Scandinavian alpine plants
The Scandes, the Scandinavian mountain range, the divide between Norway and Sweden, traces its origin back to pre-atlantic times, but has been considerably molded and modified since. The highest peak is Galdöpiggen at 2469 m. Because of the northerly location of the Scandes, the forest line is much lower than in e.g. the alps, from close to 1000 meters in South Norway, to almost sea level in the North.
The floral composition of the vegetation depends on altitude, exposition to wind, snow-cover, water and to a large extent on the mineral soil. To illustrate this, the Scandianavian mountain in the Botanic Garden consists of three islands. One island contains plants from calcium-rich ground and one is planted with plants preferring acid soils. The third island is more mixed, housing those species that need more water, deeper soils or have other special preferences.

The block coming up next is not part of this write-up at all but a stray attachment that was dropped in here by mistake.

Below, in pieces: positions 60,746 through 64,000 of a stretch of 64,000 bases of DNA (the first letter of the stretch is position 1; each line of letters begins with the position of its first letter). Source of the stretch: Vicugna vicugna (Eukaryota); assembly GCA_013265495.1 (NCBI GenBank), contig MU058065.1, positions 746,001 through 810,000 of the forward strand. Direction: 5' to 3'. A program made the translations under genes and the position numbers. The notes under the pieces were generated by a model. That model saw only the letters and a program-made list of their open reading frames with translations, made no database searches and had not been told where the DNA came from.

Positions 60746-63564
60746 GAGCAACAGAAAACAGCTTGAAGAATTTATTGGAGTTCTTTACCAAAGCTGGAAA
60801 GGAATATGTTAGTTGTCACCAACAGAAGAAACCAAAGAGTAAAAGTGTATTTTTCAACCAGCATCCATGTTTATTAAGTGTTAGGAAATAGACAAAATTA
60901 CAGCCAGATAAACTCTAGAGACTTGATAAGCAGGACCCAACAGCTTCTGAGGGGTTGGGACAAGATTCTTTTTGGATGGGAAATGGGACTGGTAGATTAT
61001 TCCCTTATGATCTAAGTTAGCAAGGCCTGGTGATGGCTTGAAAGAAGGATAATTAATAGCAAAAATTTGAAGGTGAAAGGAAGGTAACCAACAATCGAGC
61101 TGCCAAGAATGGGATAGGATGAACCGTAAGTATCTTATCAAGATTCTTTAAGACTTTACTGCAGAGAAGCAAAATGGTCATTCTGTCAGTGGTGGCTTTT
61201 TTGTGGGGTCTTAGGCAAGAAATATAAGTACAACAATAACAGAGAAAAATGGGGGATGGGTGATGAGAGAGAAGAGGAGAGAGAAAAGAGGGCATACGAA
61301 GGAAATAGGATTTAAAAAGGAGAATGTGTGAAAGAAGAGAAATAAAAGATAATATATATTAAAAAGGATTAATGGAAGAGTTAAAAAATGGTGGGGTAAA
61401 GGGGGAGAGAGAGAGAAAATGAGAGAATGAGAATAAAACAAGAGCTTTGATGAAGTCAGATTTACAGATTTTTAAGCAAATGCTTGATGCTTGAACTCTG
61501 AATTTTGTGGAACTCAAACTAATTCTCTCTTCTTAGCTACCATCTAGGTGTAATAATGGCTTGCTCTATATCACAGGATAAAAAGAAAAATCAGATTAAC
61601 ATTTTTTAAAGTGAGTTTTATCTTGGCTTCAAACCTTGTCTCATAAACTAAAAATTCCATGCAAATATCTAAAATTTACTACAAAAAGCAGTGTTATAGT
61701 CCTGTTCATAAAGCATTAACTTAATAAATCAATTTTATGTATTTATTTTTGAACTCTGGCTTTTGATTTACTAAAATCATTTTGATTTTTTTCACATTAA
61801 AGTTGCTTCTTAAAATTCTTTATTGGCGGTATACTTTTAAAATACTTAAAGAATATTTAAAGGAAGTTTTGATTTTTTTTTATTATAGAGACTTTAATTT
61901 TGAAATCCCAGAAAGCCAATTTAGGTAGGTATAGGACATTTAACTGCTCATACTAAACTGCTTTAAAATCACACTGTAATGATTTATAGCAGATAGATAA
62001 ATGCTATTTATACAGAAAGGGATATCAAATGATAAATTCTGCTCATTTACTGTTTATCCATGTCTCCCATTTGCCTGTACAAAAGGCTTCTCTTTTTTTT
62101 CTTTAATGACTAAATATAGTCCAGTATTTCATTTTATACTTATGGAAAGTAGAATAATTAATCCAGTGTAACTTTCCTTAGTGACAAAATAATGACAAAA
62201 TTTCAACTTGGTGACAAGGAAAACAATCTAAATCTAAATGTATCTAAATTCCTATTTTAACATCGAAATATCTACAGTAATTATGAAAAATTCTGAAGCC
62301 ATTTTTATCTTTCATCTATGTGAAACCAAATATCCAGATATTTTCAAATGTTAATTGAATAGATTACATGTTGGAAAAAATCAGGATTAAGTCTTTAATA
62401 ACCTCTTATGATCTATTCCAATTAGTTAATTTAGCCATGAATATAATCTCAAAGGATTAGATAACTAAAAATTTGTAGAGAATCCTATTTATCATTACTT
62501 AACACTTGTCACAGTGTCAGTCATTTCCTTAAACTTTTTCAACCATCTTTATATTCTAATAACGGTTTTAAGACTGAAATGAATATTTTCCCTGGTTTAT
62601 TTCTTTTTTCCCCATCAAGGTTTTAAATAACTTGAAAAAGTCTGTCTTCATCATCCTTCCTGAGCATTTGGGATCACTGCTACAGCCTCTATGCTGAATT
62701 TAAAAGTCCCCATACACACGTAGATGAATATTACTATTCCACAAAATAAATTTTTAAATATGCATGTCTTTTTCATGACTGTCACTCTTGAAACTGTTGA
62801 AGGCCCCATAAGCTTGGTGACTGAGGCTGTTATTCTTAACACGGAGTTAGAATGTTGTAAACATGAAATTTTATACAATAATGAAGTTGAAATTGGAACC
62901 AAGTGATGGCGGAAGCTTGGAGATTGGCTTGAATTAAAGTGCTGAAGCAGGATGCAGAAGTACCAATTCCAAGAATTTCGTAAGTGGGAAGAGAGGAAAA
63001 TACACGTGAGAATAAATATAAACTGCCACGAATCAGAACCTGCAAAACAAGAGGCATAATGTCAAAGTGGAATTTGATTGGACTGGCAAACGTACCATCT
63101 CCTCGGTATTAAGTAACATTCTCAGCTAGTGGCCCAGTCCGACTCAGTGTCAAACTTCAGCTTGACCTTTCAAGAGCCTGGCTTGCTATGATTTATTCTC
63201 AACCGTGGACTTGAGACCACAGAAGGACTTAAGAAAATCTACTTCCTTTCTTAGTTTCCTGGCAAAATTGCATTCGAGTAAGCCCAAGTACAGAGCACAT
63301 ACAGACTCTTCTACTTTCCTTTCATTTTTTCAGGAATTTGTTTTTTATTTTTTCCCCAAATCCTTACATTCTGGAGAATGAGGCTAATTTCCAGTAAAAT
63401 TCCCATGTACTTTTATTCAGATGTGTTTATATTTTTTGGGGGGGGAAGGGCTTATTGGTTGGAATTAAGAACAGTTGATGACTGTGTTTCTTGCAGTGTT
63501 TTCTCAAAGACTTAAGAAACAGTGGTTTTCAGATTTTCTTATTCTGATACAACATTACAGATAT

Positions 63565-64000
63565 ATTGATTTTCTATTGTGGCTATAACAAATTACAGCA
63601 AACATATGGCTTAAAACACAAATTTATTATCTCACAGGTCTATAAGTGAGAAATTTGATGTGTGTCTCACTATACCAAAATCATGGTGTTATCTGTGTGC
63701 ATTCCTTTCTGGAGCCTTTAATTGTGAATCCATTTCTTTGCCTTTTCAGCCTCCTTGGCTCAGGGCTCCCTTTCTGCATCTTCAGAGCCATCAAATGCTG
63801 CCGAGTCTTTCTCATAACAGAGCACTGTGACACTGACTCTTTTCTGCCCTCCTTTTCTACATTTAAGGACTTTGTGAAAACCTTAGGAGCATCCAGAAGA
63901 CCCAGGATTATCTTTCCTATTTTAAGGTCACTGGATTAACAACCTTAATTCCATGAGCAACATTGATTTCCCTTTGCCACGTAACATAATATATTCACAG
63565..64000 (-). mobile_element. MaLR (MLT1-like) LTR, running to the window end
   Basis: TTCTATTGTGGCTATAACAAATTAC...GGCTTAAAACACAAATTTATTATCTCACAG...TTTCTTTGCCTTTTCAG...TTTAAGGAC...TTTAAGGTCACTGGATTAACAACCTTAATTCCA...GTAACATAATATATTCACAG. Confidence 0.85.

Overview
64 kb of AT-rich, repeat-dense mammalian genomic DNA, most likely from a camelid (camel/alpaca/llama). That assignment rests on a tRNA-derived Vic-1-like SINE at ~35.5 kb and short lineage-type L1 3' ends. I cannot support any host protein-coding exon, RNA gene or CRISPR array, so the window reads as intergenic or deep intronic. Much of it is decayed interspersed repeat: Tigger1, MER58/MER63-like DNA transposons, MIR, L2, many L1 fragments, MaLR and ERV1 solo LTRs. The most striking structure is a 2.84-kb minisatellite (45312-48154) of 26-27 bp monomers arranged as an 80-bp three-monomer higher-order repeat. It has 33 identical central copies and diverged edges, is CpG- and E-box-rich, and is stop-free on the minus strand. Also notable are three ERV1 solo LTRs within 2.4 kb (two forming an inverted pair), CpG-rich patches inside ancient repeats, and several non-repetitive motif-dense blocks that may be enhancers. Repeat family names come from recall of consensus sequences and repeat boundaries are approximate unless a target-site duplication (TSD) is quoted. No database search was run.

The rocks are "Uppsala granite" (tonalit) and the largest has the impressive weight of 55 tonnes. The filling in the crevices is sand and gravel (the lower moraine fraction from 0 to 8 mm) which gives a well drained flexible bed for cultivation, but requires regular watering, especially in spring.
The architect behind the alpine garden is Mats Lindegren, who also constructed the facing "Tree of Knowledge” (phylogeny of angiosperms) which shows the evolutionary relationships of extant flowering plants.
The garden showing Scandinavian alpine plants opened in May 2014.
See some photos from the construction of the alpine garden.